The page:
The neuroendocrine nature of a variable proportion of the cells in all three groups was demonstrated by staining for neuroendocrine markers. The mucinous nature of other cells was confirmed by mucicarmine or Alcian blue stains. The ovary contained an intrinsic component of trabecular and insular carcinoid, and of strumal carcinoid in one case each, an adjacent mature cystic teratoma in six cases, mucinous cystadenocarcinoma in three cases, and borderline mucinous cystic tumor, borderline Brenner tumor, and epidermoid cyst in one case each.

Fifteen tumors were stage I, one was stage II, and one was stage III. The last two tumors had a carcinomatous component. Follow-up data were available for 15 patients; 12 were alive and free of tumor 2.3 to 14 years (average, 4.7 years) after the ovarian tumor was excised. One patient, whose tumor had a carcinomatous component, died 3 years postoperatively of unrelated causes. Two patients, both of whom had a carcinomatous component in their tumor, died 9 and 12 months postoperatively.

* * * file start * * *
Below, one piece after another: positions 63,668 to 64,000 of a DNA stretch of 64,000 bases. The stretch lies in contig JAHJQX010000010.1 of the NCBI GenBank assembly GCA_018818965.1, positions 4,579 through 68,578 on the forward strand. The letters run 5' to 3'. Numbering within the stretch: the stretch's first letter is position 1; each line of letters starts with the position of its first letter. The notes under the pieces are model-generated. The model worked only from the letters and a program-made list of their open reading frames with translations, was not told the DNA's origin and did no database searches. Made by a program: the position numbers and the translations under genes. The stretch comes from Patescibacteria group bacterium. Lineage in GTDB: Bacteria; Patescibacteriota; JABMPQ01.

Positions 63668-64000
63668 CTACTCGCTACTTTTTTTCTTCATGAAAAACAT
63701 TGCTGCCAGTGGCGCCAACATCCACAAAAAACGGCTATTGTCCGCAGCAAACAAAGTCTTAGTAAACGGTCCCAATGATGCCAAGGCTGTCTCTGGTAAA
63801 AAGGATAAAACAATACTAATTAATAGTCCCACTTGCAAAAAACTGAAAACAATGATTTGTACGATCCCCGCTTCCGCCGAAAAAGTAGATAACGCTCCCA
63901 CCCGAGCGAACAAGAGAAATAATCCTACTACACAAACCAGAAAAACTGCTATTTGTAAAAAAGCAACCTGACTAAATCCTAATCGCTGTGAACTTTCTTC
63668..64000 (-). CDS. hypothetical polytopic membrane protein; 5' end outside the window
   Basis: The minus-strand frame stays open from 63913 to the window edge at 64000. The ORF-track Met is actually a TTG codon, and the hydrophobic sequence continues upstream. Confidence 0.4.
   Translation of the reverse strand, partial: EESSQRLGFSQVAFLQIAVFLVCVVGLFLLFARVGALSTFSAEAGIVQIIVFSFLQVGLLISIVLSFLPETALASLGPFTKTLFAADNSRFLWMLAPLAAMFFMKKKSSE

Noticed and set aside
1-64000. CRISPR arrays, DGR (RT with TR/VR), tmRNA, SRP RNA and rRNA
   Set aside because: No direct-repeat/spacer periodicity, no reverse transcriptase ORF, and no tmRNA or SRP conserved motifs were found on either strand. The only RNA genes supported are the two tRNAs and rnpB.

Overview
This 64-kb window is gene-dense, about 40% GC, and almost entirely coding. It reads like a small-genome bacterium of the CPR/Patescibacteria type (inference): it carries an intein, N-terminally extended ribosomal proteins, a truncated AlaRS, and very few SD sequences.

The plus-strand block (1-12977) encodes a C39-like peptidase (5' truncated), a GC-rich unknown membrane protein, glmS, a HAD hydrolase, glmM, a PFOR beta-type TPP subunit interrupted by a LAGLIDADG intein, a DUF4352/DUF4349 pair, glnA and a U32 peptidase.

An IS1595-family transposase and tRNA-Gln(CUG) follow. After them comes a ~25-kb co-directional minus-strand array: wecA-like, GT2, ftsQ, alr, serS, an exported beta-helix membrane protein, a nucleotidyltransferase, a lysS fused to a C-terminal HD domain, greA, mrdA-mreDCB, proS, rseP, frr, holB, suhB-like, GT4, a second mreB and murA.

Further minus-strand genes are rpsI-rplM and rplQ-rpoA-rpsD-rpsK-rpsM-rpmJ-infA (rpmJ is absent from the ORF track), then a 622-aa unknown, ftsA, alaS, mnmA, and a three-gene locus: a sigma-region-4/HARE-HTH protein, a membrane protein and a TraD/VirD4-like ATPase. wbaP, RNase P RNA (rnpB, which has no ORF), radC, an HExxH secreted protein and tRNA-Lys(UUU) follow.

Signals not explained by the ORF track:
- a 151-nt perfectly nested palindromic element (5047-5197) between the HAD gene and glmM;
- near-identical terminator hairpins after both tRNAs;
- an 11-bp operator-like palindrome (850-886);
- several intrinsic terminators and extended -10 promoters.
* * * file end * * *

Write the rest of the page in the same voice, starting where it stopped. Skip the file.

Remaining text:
Primary mucinous carcinoids must be distinguished from metastatic mucinous carcinoid tumors from the appendix or elsewhere. Features supporting an ovarian origin are the additional presence in the specimen of teratoma or an ovarian surface epithelial tumor, an absence of blood vessel or lymphatic space invasion, and confinement to a single ovary. Similar features help to distinguish mucinous carcinoids from Krukenberg tumors. Mucinous carcinoids should also be distinguished from strumal carcinoids, which can contain mucinous glands, and insular carcinoid tumors that arise rarely in the wall of a mucinous cystic neoplasm. Although the number of cases in this series is small, the follow-up data suggest that the degree of differentiation, particularly the presence of frank carcinoma, is an important prognostic factor.

Comparative Analysis of Alternative and Traditional Immunohistochemical Markers for the Distinction of Ovarian Sertoli Cell Tumor From Endometrioid Tumors and Carcinoid Tumor: A Study of 160 Cases.